Already owning the Arrow Steelbook, my reaction to the whole thing was "meh". I'll probably pick them up eventually, even if it's just to show everyone who called me an asshole how amazingly fucked up the Arrow Video encode was (sad, isn't it?), but it's fair to say that most of the enthusiasm I had for the title being in HD from the OCN has ebbed over the last year or so.

If nothing else, it'll be nice to see if Arrow did any errant grain removal on the first film. I don't see any obvious smearing artifacts, but it's surprisingly smooth for a mid-80s Italian production, y'know?

Tommy said...

I tried to watch Dagon some years ago, but was put off by the bad acting and overall cheap feel, and never got past the first 40 minutes or so. I think it's high time that I give this one another shot it seems I become more and more forgiving as the years go by. I remember a day when I couldn't even sit through Lucio Fulci's Zombie! yikes!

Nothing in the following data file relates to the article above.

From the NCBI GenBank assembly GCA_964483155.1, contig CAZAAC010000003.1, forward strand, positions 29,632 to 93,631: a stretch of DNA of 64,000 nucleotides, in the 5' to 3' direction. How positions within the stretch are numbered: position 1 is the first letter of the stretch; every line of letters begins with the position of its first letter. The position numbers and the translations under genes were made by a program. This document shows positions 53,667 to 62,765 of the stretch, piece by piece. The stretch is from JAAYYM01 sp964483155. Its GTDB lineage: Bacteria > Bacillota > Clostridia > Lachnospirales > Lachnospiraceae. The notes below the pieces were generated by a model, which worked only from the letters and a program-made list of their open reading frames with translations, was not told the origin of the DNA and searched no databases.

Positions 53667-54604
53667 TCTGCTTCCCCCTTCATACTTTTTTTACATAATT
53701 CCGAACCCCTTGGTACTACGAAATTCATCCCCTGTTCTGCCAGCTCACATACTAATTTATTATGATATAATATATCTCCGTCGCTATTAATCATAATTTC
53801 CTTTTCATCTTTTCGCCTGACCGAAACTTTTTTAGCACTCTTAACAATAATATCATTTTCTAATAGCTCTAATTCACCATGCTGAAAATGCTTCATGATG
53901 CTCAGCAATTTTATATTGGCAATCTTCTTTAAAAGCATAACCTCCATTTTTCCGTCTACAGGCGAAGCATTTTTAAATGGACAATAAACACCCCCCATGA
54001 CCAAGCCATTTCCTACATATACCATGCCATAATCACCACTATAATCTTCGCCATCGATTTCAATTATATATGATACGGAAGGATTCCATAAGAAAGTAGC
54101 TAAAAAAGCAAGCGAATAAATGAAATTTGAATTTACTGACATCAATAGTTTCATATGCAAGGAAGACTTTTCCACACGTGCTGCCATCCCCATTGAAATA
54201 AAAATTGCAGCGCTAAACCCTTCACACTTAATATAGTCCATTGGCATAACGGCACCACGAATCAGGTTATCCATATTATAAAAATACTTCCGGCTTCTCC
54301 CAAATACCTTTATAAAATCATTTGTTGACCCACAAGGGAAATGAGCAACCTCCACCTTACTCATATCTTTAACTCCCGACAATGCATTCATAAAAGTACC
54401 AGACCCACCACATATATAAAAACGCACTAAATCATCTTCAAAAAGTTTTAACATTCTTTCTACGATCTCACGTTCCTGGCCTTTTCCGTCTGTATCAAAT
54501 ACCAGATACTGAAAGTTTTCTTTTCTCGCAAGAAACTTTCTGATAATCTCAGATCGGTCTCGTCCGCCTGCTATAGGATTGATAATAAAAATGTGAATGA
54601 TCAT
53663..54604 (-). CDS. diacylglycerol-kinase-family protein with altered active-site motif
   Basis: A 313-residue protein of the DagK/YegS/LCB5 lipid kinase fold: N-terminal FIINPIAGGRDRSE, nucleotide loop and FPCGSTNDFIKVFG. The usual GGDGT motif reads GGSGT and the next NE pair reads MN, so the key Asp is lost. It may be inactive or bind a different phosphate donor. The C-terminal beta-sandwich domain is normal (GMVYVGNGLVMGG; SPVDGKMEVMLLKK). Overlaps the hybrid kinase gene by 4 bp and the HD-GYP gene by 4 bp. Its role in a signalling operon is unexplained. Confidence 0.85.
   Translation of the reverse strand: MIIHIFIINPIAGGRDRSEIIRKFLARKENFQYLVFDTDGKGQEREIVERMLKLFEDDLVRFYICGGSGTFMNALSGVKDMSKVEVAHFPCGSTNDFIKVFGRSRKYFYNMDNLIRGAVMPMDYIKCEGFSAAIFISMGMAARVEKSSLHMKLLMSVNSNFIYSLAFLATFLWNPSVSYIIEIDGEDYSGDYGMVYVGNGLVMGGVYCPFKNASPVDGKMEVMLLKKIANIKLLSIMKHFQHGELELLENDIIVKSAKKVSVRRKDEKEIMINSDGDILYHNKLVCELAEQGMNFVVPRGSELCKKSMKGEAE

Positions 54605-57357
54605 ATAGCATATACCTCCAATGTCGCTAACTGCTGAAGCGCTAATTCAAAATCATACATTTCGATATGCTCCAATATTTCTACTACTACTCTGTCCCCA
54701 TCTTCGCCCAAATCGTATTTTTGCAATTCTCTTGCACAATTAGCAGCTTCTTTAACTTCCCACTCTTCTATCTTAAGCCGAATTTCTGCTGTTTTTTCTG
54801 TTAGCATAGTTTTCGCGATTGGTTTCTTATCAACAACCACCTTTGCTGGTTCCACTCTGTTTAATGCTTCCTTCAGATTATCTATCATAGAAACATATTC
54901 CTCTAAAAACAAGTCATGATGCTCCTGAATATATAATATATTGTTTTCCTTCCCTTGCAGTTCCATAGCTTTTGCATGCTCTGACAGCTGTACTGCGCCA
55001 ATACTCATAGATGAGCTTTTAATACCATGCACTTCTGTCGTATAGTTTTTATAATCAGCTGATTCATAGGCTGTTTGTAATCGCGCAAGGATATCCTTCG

Tommy said...


Decided to get on with it and watch Dagon last night. As I suspected, I enjoyed it quite a bit this time around. Although I still think Ezra what's-his-name is an incredibly unappealing leading man, the film has more than enough to make up for it. The makeup effects are wonderfully creepy, and the way Gordon only shows us fishy bits and pieces by the glance for the first hour is extremely effective. I especially loved the fishmen who have lost their ability to walk and are shown limping or rolling around on a cart! Still though, I can't help but consider how much better the film could have been with someone like Combs in the lead (and maybe 10 years earlier). That Ezra fellow really blows hard. Hated him in the Masters of Horror episode as well.